“They’re really sitting at home. It’s creating all sorts of psychological disconnects, challenges, you know. . . . There’s a Predator drone pilot who put it this way to me: “You’re going to war for 12 hours, shooting weapons at targets, directing kills on enemy combatants. And then you get in the car and you drive home. And within 20 minutes you’re sitting at the dinner table talking to your kids about their homework.”
The stress of that poor virtual fighter! One wonders: Did he consider that his video game may have caused a real child like his own beautiful child to be blown to bloody bits just before he sat for dinner?
Rather than condemning the Playstation war in the interview, Singer emitted a boyish awe of the technology. However, he did raise some ethical concerns that our immoral politicians refuse to acknowledge.
“There are hundreds of Americans, if not thousands of Americans that are alive right now because of robots taking over their roles in things like defusing IEDs in Iraq. But there’s the flipside to that equation, which is, does it make you cavalier about the use of force? In a democracy, you know, the concern is to keep your public linked with your military in our defense policy. What happens as you move more and more people out of harm’s way? You know, we already don’t have a draft. We don’t buy war bonds. So you may have these already lowering bars to war hit the ground.”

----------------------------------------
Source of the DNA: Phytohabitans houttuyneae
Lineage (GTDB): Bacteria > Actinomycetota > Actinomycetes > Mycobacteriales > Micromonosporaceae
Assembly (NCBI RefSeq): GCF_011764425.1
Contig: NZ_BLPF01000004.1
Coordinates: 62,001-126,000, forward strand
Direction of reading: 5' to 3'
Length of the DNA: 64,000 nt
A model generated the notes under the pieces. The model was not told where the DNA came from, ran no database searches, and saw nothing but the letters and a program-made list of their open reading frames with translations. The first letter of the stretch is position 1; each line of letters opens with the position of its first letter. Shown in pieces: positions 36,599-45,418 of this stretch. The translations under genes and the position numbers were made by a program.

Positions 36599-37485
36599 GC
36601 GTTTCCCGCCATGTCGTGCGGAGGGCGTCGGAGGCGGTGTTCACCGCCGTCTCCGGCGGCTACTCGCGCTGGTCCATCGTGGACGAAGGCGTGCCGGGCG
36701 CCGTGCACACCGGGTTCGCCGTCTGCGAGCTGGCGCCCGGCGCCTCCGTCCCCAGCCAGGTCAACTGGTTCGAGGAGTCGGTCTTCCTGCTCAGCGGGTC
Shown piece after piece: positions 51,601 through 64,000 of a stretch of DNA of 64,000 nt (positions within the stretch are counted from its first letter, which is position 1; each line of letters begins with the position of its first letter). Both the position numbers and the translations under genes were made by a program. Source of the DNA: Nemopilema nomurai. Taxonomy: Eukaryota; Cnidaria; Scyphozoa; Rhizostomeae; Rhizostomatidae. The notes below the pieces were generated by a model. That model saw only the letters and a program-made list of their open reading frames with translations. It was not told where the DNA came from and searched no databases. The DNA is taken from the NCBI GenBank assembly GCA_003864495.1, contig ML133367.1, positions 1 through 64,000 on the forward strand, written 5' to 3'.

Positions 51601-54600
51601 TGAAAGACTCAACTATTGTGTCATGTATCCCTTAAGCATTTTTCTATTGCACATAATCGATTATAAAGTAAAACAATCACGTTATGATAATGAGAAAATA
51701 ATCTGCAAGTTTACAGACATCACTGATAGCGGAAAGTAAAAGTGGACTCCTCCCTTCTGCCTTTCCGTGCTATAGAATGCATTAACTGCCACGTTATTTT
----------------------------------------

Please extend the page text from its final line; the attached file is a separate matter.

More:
What’s on the drawing board?
Our national debt notwithstanding, the U.S. government remains committed to funding more technological weaponry. The Air Force has developed an aircraft equipped with a chemical laser to shoot down missiles in early flight. Boeing, Northrup Grumman and Lockheed Martin are under contract to produce the weapons.
Other military lasers in development employ solid state crystals, helium and neon gasses, fluorescent dyes, and carbon dioxide. The military has also announced that it’s developing a new non-lethal directed-energy beam weapon called the “pain beam” because it burns the surface of the skin.
Perhaps the pain beam weapon will be available to law enforcement by the time the next Democratic and Republican National Conventions roll around.
But there’s no reason to wait for advanced crowd control weapons. New Scientist magazine recently reported that taser stun guns are now wireless, and with double the range. Commercial production of the XREP stun gun is underway and the military – as well as U.S. police departments — are expected to be using the weapons by the end of this year, according to the magazine.
Civilian weapon lovers shouldn’t feel left out. Personal laser weapons are available for public purchase right now.
Information Unlimited, a company based in Amherst, New Hampshire, promotes dozens of laser ray guns, stun guns, plasma thermal guns and microwave cannons and launchers (a microwave-based laser has been suspected of downing the plane of Sen. Paul Wellstone) on its web site for public purchase. All you need to do is sign a hazardous equipment affidavit.
The new age of sci-fi warfare has arrived. On your doorstep.
Kathlyn Stone is a Twin Cities, Minnesota-based independent journalist who has covered general news, and business, international trade, and health care news and policies for public and professional audiences since 1980.
Articles by Kathlyn Stone at MWC News http://mwcnews.net/KathlynStone